When I told a Washingtonian colleague, M, who is also a diehard foodie, I was going to the District for the weekend with my best friend and her mom, who are decidedly less into things like bone marrow and oxtails than I am, he instantly recommended Central Michel Richard, right on Pennsylvania Avenue. And this, my Hungries, is why we humans were given the gift of relationships – they pay off in food!


But I should back up a minute, because the reason for our girls weekend in DC is so cute: Melinda wanted to treat her Mom, for her birthday, to her dream of seeing the Lincoln Monument. She invited me, I believe, because I know Washington so well and love to travel, and I hope not just because I had a load of Marriott points sitting in my account. While in DC, we saw not only the Lincoln, but also the Jefferson, WWII, Korean War, and signers of the Constitution memorials, the Smithsonian American History Museum with Julia Child’s actual kitchen and pantheon of First Ladies’ inauguration gowns, The Capital Building, Ford’s Theater, and The National Cathedral. As we, literally, are a bunch of girls, we cried at more of these tourist destinations than not. From the weep-worthy quotes engraved everywhere at the stunning, grand WWII Memorial that zeroed in perfectly on the sacrifice our grandfathers made, to the ethereal light streaming through the stained glass artwork at the Cathedral, it was a heady weekend. And yes, Mrs. Kmetz met her man:



But back to the food, y’all! We had an epic, groaning, fantastic lunch at Founding Farmers, but I already told you about that place last summer. Rest assured, it’s still extraordinary, and please PLEASE make a special trip just to sample the marvelous cocktails. But our dinner at Central was equally as good, if not better, and I thought you might like to hear about it.

The most fascinating open kitchen, ever

Central is busy, most likely due to the James Beard Award hanging right near the front door, or maybe because of its plum location, right on Pennsylvania. We were seated in full view of the open kitchen, which Miriam and I enjoyed immensely throughout the evening. The plating dude oversaw every single thing to leave that kitchen, which his giant metal chopsticks – awesome.

Appetizers first, natch! We went for the gougeres- cheese puffs to you and me – plus the bacon and onion tart, and tuna carpaccio. The airy, biscuit-y gougeres were first up, and a nice, friendly beginning to the meal. Tiny and poppable, we liked them, but maaaaybe forgot them quickly when other food came. The bacon and onion tart, which hit a lot of my buzzwords for goodness, was silky and supremely savory, the onions and crème fraiche melted in with the bacon without being too salty. The crust was cracker-thin, and the fresh chives sprinkled on top imparted the perfect, brightening touch. The tuna was mmm, gimme another shovelful good, topped with a surprisingly complex gremolata of garlic, scallion, ginger and chives. Something else in there was crunchy and fabulous – maybe daikon radish? I don’t know, but I would like to eat this for lunch every day. Healthy and yummy.


Oh baby
 Our final appetizer, and the best dish of the night, was the burratta mozzarella with tomato confit. And I am not sure I have the words to tell you about it, which is how the title of this post came about. That cheese was gorgeous! It was buttery, as all good fresh mozz is, but lighter than any I’ve ever tasted, with a gossamer texture that was simply unreal. It was like a dream. The only rational explanation we could come up with for that whipped, lighter-than-creamy mouth-feel was that it was alien-crafted in a space lab. It didn’t need salt, it didn’t need pepper, it just required that you eat every single morsel.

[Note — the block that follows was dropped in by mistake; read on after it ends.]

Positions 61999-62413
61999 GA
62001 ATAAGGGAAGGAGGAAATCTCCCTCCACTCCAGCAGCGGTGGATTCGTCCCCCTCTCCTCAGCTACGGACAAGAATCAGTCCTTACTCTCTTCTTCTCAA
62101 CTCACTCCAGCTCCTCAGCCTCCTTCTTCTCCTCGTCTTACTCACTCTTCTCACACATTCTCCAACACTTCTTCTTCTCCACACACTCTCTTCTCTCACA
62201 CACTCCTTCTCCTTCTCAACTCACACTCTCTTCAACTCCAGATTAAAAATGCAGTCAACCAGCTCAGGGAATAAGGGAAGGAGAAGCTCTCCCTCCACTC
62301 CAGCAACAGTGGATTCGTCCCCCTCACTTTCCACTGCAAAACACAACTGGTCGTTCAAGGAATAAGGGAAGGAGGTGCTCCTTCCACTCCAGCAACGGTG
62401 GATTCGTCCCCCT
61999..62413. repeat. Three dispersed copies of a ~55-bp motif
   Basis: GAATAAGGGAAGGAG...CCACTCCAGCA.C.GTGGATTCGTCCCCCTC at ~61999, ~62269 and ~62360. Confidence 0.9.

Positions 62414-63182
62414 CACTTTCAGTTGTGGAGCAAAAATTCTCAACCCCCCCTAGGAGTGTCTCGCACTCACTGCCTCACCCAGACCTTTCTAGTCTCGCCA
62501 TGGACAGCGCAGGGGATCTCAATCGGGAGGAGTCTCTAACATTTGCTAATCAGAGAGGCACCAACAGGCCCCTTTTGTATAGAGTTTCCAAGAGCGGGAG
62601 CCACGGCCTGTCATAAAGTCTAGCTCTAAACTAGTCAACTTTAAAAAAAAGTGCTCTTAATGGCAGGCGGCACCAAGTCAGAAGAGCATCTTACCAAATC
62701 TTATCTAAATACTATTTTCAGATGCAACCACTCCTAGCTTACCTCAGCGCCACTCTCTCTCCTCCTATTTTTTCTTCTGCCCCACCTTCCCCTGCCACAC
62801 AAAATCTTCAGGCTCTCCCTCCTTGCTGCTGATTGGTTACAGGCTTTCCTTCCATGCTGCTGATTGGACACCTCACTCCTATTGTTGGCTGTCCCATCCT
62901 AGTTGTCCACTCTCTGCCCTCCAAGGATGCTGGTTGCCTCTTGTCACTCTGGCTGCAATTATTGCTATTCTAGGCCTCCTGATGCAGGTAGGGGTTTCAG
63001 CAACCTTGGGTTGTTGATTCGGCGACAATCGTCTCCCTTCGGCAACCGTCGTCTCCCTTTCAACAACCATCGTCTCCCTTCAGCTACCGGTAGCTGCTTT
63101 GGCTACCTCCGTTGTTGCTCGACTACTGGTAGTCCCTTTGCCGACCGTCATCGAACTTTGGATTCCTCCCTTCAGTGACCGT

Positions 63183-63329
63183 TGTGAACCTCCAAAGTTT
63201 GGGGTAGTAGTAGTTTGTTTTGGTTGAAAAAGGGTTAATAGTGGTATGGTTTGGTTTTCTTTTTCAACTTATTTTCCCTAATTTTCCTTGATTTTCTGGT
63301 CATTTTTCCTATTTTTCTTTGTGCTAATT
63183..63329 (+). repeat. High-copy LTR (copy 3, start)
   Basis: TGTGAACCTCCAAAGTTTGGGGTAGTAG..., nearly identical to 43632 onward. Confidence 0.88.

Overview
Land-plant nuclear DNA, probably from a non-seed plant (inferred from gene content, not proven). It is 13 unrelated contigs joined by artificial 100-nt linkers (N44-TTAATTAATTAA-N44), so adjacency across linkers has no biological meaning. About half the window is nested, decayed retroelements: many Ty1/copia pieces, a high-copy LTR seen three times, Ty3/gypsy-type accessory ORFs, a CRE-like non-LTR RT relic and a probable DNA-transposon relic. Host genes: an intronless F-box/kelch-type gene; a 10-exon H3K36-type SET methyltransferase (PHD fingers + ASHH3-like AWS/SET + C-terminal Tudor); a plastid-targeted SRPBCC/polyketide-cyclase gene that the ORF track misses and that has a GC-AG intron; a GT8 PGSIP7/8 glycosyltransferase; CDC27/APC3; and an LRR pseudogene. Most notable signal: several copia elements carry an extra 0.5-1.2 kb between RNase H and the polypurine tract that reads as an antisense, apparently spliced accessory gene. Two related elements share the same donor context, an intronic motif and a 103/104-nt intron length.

I have to highly recommend the entrée I ordered, which was the braised short ribs, though I also will inform you that by far, the dish we saw coming out of the open kitchen the most was the fried chicken. I was seduced by the carrots and cumin accompanying the ribs, and rightly so. The combination was sinful, rich, and full bodied. The meat was exactly the right texture, tender with a slight chew, not fall-off-the-bone, but no hint of toughness, either. Rather than the typical deep, rich wine sauce short ribs are braised in, the spiced demi glace was a refreshing twist that was also warming, bathing the carrots in a bright, but still earthy stew.



And then dessert came, and the heavens opened up, and tiny little angels started to sing lovely songs about white chocolate and bananas. Or maybe that was a sugar-induced hallucination; I’m not sure. Melinda chose the lemon tart, which was presented topped with demonically awesome white chocolate cups filled with a sugary, whipped confection of unknown origin, plus lip-smakingly tart lemon curd. Under the eggs were more traditional lemon tart ingredients, surrounded by a “nest” of shredded wheat. It was diabolical, debonair, and delicious!


Miriam and I “split” the banana split, fittingly. It was deconstructed on a divided tray, with the bananas smothered in homemade whipped cream, brunoised pineapple and apple, and nuts, and separate, perfect scoops of chocolate ice cream with wonderful, crunchy spinkles, sweet strawberry sorbet bathed in strawberry puree, and rich vanilla ice cream with caramel and almost powered peanuts. I liked this childhood wet dream, but Miriam loved it, and dug in with gusto. I loved watching her enjoyment. Isn’t that why we share meals?


I will add that for all the terrific food, our waiter was a bit of a bore. Miriam nicknamed him Picklepuss, and truth be told, he never actually cracked a smile throughout out meal until Melinda and I were into the three-figure mark in our imbibing. I didn’t get Picklepuss’ actual name, and he certainly didn’t damper our good time, but maybe it would have been an even more enjoyable experience with a fun server.

I definitely recommend Central for your DC getaway, and I give it a 10 on the BHS scale, easily. I also recommend, if you’re there in the warmer months, that you find the paddle boat rentals at the Tidal Basin, and give them a spin. So fun!


“Ah, the good life!”

My hunger is big; my personality is bigger!

Central Michel Richard on Urbanspoon